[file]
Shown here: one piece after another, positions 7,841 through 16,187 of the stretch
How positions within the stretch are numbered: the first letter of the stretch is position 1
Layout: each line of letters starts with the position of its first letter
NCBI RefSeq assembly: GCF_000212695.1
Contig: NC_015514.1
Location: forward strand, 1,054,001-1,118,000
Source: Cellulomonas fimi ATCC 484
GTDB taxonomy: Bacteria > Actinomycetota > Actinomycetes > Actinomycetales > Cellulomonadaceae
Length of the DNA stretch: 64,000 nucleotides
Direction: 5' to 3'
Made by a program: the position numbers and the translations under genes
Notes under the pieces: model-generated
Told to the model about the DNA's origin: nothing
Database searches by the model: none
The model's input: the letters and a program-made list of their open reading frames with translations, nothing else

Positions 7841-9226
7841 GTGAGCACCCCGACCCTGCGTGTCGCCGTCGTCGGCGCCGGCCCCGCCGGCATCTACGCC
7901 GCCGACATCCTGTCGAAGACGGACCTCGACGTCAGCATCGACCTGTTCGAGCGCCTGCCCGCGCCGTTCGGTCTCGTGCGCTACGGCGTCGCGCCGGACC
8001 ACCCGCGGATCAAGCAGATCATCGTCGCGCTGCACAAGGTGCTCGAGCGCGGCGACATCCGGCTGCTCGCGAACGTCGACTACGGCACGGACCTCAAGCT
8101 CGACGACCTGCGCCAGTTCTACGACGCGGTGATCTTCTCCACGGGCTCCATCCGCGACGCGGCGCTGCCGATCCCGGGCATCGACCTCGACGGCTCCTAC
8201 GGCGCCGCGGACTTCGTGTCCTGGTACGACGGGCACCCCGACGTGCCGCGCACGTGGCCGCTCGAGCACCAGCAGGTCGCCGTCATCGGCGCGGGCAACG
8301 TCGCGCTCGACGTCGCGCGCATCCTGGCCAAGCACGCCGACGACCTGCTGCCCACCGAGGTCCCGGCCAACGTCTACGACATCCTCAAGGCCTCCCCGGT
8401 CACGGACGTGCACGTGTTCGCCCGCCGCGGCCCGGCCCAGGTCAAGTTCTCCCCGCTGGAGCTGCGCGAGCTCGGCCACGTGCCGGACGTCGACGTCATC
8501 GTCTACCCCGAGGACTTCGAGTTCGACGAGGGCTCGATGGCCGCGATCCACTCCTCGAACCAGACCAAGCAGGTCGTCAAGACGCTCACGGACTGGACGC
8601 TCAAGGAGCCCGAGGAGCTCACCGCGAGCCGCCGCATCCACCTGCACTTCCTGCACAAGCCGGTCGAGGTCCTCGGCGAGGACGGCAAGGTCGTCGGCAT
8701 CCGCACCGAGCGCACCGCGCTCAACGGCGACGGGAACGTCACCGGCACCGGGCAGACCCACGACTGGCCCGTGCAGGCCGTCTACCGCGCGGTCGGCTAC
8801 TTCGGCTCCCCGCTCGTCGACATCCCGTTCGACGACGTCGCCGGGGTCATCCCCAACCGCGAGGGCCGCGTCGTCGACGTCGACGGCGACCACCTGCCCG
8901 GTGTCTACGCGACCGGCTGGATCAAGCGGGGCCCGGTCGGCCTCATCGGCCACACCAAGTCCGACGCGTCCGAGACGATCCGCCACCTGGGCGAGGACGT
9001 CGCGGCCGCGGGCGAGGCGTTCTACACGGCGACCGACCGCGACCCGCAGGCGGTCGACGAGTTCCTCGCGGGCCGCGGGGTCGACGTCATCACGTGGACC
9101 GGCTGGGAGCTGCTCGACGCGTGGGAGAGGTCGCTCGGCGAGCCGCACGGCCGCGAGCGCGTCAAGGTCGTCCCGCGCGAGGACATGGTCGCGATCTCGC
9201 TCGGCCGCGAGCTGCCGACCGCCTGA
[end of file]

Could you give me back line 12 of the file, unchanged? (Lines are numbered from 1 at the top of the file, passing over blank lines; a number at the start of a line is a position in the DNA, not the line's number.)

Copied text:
Notes under the pieces: model-generated